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Natural England Chairman Tony Juniper at the Birdfair and Call for Evidence on the National Food Strategy

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Tony Juniper at the Birdfair

Tony Juniper, chairman of Natural England, standing on stage in front of a crowd in a tent at the Birdfair event at Rutland Water in Leicestershire
Tony Juniper at the Birdfair on Friday

On Friday (16 August), Tony Juniper took part in a ‘Question Time’-style panel debate with leading environmental campaigners, including Carrie Symonds and Chris Packham, at the Birdfair at Rutland Water in Leicestershire.

The Birdfair is Europe’s largest eco-tourism and bird watching event and is attended by around 24,000 visitors each year running Friday to Sunday (16 to 18 August). It has been described by Country Life, the Telegraph and the Stamford Mercury as the ‘Glastonbury of bird watching’.

Carrie Symonds said, in a speech before the panel debate, that politicians have a ‘gigantic responsibility’ for the environment and called puffin trophy hunters, ‘sick and cowardly’. This was widely covered by national media including BBC News, the Sun, Independent, Evening Standard and the Darlington and Stockton Times.

Also taking part on the panel chaired by Dominic Dyer, Chief Executive of the Badger Trust were Deborah Meaden, business leader and Dragons’ Den panellist, Hannah Stitfall, wildlife TV presenter, Philip Lymbery, Compassion in World Farming and Isabella Tree, a rewilding expert.

Philip Lymbery, Isabella Tree, Chris Packham, Tony Juniper, Carrie Symonds, Dominic Dyer, Hannah Stitfall and Deborah Meaden in a tent at the Birdfair event in Leicestershire.
Philip Lymbery, Isabella Tree, Chris Packham, Tony Juniper, Carrie Symonds, Dominic Dyer, Hannah Stitfall and Deborah Meaden at the event

The debate focused on a range of environmental issues including discussions around climate change and trophy hunting. During the session, Tony Juniper spoke about his role as Natural England chairman.

Tony Juniper, Chairman of Natural England said during the debate:

At Natural England, I really want to draw together the conservation agenda and the climate agenda. If we restore our natural environment, it’s going to make us more resilient to climate change impacts and enable our wildlife to thrive.

He went on to talk about the public being disconnected from the natural world:

There is a really powerful agenda now linked to public health, that I think we can use to encourage more greening of cities and greening the edge of cities… We have a massive pile of data that one of the ways you can reduce the rise of [in-activity] trends is by facilitating access to the environment.

So, we’ve got a fantastic economic and business case which is about reconnecting people with nature, about public health… One policy I would like us to think about is rewilding greenbelts, so the bits right next to the cities.

Tony Juniper sits at a table on a panel speaking at the Birdfair event alongside Isabella Tree, Deborah Meaden and Dominic Dyer

The Partnership for Action Against Wildlife Crime (PAW) once more had a stand at Birdfair and Superintendent Nick Lyall, Chair of the National Raptor Persecution Priority Delivery Group attended on Friday and talked about police work to tackle wildlife crime with visitors to the event.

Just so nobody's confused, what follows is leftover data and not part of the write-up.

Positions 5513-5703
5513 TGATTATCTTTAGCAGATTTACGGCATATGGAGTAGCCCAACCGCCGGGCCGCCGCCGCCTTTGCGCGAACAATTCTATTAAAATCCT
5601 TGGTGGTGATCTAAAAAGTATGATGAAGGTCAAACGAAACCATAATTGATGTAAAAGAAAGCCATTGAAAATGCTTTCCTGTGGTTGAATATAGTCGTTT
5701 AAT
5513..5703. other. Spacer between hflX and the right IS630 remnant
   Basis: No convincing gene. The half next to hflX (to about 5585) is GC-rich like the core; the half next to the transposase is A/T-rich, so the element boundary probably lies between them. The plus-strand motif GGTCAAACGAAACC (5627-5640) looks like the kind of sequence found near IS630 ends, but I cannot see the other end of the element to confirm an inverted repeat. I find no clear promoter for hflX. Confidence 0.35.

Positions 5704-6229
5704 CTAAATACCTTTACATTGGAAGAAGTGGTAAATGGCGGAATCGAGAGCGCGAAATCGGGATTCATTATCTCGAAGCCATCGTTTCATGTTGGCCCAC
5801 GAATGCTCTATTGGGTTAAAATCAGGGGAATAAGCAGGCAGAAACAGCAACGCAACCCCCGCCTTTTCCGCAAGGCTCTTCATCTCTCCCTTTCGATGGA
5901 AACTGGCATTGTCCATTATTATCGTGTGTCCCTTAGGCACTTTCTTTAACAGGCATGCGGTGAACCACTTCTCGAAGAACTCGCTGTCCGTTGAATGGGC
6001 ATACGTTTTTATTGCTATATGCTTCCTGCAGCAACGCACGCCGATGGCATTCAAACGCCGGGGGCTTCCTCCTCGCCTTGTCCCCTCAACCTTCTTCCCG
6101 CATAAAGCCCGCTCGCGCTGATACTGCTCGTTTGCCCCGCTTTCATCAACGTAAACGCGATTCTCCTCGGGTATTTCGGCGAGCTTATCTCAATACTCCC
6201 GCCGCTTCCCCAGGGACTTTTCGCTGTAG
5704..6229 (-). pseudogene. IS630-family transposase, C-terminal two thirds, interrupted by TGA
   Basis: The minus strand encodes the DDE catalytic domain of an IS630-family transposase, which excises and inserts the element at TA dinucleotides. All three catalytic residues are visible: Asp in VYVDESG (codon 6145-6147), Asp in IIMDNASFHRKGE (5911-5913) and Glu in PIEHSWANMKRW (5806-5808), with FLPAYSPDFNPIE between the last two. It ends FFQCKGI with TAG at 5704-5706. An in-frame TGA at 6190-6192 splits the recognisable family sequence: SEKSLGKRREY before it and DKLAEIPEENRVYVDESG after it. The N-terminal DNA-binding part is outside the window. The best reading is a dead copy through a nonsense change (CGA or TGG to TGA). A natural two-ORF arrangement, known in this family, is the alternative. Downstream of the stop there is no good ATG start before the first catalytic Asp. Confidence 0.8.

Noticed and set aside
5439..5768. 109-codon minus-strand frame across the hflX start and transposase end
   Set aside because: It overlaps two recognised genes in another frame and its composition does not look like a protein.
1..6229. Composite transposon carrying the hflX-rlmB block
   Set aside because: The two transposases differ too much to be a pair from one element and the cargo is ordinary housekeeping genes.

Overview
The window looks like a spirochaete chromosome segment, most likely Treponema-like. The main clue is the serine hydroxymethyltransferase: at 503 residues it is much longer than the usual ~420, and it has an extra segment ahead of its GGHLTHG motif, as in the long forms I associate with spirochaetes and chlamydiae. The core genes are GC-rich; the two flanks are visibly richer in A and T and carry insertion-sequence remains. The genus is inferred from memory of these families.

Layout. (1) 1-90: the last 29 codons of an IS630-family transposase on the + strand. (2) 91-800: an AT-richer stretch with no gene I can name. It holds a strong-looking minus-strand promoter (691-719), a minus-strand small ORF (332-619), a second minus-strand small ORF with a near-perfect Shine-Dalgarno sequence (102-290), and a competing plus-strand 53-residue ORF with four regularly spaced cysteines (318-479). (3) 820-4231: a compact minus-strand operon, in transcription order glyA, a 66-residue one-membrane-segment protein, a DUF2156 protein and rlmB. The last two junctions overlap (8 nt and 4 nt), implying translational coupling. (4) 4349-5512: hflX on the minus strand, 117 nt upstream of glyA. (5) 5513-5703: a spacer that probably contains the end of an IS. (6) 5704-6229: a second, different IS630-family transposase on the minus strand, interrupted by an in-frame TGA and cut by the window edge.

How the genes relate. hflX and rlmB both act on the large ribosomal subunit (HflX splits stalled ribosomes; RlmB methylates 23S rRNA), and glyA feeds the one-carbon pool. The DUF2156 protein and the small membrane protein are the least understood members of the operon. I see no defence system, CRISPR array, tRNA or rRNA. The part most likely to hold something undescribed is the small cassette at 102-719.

Recently, Operation Owl became a national campaign working with the National Police Chiefs’ Council, National Wildlife Crime Unit and police forces across England and Wales. This scheme will raise awareness of raptor persecution amongst the wider public and police officers. It may also lead to increased reporting of criminal activity against wildlife.

National Food Strategy review Call for Evidence launches

On Saturday a Call for Evidence was launched to inform the National Food Strategy review, led by food entrepreneur Henry Dimbleby.

The call for evidence will give everyone from consumers, farmers and food producers, to scientists and academics, an opportunity to shape how we produce, sell and consume food in the UK.

In an op-ed published in The Independent Environment Secretary Theresa Villiers said the National Food Strategy will help fight climate change and loss of biodiversity.

We all have a stake in our food future, so there should be space at the table for everyone’s thoughts to be considered alongside the evidence presented by specialists.

We want a food system that is resilient to future shocks and that reflects our respect for the natural world and one another too – so that safe, healthy, high-welfare, nutritious, delicious British food is accessible for everyone.

And imagine the impact on our environment, our rural economy, and our health, if a greater part of our gigantic food procurement budget were invested in more local, sustainable food.

Independent Review Lead Henry Dimbleby said:

We’re launching the call for evidence today to gather insights and inspiration to help transform our food system.

These could be policies or ideas that make it easier for us to make more informed decisions about the food we eat; that make food production more environmentally sustainable; that help food businesses and communities to thrive; or that could put our country at the forefront of innovation in the coming years.

Whether you are someone who works in a food business, a farmer, a food processor, an interested citizen – whoever you are – we want to hear from you. We can’t wait to read your submissions and hear about your ideas.

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